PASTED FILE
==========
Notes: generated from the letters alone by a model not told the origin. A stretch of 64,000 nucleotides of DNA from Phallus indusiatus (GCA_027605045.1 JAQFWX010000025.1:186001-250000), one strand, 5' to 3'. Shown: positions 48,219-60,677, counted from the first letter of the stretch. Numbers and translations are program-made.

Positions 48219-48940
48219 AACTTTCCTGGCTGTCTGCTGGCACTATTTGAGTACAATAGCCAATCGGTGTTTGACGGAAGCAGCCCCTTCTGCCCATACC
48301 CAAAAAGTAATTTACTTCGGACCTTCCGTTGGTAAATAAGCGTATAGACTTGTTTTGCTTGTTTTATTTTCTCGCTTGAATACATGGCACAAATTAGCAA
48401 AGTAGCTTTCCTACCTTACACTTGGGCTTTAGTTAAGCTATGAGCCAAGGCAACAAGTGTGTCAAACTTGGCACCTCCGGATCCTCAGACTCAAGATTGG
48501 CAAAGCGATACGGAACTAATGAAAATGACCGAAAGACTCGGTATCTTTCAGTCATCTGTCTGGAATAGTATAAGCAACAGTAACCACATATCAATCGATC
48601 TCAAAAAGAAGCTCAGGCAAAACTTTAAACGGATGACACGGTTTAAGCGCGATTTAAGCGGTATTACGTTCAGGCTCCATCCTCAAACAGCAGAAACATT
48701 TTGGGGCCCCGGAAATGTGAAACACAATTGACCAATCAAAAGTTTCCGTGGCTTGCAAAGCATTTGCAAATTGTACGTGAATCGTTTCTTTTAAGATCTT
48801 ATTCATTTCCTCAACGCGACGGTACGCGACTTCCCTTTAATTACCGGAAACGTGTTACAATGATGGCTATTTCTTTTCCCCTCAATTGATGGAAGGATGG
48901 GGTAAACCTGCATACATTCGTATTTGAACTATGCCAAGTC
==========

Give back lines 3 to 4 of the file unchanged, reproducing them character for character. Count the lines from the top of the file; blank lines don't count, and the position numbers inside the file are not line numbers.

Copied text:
48219 AACTTTCCTGGCTGTCTGCTGGCACTATTTGAGTACAATAGCCAATCGGTGTTTGACGGAAGCAGCCCCTTCTGCCCATACC
48301 CAAAAAGTAATTTACTTCGGACCTTCCGTTGGTAAATAAGCGTATAGACTTGTTTTGCTTGTTTTATTTTCTCGCTTGAATACATGGCACAAATTAGCAA